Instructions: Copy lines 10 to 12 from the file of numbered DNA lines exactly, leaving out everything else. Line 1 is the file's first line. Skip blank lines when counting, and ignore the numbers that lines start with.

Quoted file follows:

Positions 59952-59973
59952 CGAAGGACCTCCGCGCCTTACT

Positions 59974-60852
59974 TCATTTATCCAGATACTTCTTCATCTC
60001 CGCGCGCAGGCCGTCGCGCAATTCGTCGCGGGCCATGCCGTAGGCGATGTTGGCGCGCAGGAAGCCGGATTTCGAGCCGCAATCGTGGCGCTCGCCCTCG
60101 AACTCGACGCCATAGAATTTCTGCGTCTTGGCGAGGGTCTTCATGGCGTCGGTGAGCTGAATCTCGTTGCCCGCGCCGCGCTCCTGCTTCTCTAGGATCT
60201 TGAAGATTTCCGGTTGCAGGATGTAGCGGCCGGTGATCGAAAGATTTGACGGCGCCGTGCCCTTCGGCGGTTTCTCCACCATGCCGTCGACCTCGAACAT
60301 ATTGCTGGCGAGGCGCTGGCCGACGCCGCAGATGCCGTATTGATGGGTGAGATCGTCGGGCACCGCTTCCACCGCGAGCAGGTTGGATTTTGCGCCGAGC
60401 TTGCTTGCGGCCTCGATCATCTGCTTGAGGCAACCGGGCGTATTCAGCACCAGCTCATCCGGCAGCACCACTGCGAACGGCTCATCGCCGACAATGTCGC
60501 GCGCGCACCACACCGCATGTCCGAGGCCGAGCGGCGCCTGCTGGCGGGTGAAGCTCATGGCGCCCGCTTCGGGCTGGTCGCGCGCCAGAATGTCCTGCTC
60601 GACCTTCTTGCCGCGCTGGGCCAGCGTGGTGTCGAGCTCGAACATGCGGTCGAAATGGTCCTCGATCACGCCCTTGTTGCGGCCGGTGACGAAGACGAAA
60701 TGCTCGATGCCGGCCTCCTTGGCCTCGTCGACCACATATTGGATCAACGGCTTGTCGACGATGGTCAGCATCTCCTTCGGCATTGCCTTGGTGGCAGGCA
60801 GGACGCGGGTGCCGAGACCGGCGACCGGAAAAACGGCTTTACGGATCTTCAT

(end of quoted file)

60501 GCGCGCACCACACCGCATGTCCGAGGCCGAGCGGCGCCTGCTGGCGGGTGAAGCTCATGGCGCCCGCTTCGGGCTGGTCGCGCGCCAGAATGTCCTGCTC
60601 GACCTTCTTGCCGCGCTGGGCCAGCGTGGTGTCGAGCTCGAACATGCGGTCGAAATGGTCCTCGATCACGCCCTTGTTGCGGCCGGTGACGAAGACGAAA
60701 TGCTCGATGCCGGCCTCCTTGGCCTCGTCGACCACATATTGGATCAACGGCTTGTCGACGATGGTCAGCATCTCCTTCGGCATTGCCTTGGTGGCAGGCA